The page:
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Hereford

Famous for its cathedral and the Mappa Mundi. Here you will find eateries like Wagamama, Pizza Express, a multiplex cinema, etc. A bright beacon is The Courtyard (see below for more).

Church iconThings to Do in Hereford

Hereford Cathedral

Herefordshire Cathedral nave

An imposing building dating back to Saxon times, home to the medieval ‘Mappa Mundi’ (map of the world) and the Chained Library, Hereford Cathedral hosts regular music events, including the world famous Three Choirs Festival.

For more information, visit the Cathedral’s website.

Shopping

A host of shops, the most exclusive to be found in Church Lane which leads to the Cathedral.  Hereford also boasts a wide selection of excellent high street restaurant chains, including Wagammas, Pizza Express and The Wildwood Café.

The Courtyard

Herefords centre for The arts. film, plays, panto, exhibitions,  and a good place for a coffee or lunch. Check out their website to see what’s going on. http://www.courtyard.org.uk/

The Courtyard
Penhaligon Way,
Hereford HR4 9YJ
Tel: 01432 340555

Welsh Market Towns

We are on the Welsh borders, so why not make a foray across to some of its best market towns, many just half an hour away.

Hay-On-Wye

Hay-on-Wye

A firm favourite. About 20 min drive. Famous for its book shops and of course the Hay Festival, and a good launch pad for a trek up the Black Mountains onto Hay Bluff. Or just wander gently and have a coffee.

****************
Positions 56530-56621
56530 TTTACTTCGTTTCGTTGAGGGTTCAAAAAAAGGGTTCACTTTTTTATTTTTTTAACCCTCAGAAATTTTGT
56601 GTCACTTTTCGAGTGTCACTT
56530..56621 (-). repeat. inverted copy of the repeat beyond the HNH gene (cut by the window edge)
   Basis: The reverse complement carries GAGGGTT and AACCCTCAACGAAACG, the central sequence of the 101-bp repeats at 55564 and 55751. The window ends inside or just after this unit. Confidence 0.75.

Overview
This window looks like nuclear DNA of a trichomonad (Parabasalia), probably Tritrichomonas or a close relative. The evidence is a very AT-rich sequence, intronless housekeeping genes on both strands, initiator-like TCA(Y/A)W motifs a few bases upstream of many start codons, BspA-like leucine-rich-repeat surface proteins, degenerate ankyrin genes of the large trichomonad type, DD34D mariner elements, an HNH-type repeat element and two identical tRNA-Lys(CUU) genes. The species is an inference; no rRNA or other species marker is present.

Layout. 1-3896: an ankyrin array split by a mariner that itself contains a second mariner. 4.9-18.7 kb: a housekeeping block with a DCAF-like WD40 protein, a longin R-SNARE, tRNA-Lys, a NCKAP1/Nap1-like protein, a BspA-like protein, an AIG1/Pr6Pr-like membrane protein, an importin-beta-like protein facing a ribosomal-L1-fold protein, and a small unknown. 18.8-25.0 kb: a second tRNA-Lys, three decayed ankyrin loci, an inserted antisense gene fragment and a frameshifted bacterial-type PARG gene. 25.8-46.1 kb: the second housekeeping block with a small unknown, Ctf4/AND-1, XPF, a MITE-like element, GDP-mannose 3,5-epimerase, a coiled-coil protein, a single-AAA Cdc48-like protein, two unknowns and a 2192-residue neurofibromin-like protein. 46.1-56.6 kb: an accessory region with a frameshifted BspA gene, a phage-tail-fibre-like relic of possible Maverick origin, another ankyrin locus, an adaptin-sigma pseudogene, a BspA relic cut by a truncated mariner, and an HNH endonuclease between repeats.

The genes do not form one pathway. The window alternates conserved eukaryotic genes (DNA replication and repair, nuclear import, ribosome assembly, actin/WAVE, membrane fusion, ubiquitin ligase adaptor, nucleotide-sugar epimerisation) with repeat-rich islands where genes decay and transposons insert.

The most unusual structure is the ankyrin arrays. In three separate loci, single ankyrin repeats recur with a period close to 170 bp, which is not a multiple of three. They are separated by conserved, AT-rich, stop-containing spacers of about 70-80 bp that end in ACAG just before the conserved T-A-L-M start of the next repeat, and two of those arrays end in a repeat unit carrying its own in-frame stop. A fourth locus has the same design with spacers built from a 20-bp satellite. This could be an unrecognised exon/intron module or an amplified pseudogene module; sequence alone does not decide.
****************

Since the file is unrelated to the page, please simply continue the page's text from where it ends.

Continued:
Famously, there is not one ghastly chain shop in the high street.

Brecon

Brecon

Glassblowers, museums, a cathedral – plus there’s all that countryside stuff to tramp about in. About a 40 min drive from Midland Farm, Brecon hosts the 24th Regiment of Foot’s museum, recounting the 48 hours of its cataclysmic defeat at Isandlwana and the subsequent miraculous ‘victory’ at Rorke’s Drift.

Abergavenny

Home to Wales’ largest food festival,  and surrounded by the breathtaking Brecon Beacons, as a maket town Abergavenny punches well above its weight.

Whilst in ‘Aber’, head over to Crickhowell. This quaint town lies just over 10 miles south-east of Abergavenny. With beautiful views of the Usk Valley, a castle and charming shops and cafes, it’s a lovely spot for an afternoon meander.

Food and Drink

A selection of our favourite places to eat in the area. Click here to see more.

After all that frantic activity we recommend taking the weight off your aching feet at The Tram in Eardisley, which is about a 10 minutes drive from the yurt.

It is excellent value with great food and a friendly welcome. It has excellent reviews on Trip Advisor, and we agree!

Best to call and book up ahead of your visit as the locals tend to get in first. The Tram is closed on Mondays, and Sunday evening is drinks only. Enjoy the Butty Bach, which is a local brew. They keep it well, no doubt helped by the high turnover.

The Stagg Inn at Titley was the first pub in England to gain a Michelin star. It provides a relaxed and uplifting dining experience that you would not think the Marches can muster. It is a 15 mins drive from Midland Farm, and is a great evening destination. Sat nav can come in handy to ensure a stress free arrival.

A real treat if you are celebrating or simply pushing the boat out.

Cath Urquhart, Travel Editor of The Times said “You know there’s something special about the place the minute you crest the hill.” Cath is right, its one of our favourite venues. A bit further to travel. Worth it though.

Tel: 01874 620 111
About 35 mins drive.

Old Radnor, Presteigne, Powys, LD8 2RH. Just the other side of Kington.

The Harp is a lovely old Welsh longhouse inn perched on a hilltop overlooking the beautiful Radnor Valley, close to the border. Amazing views.

A traditional pub with big fire, a proper bar and a pub style menu to go with it.

Tel: 01544 350655

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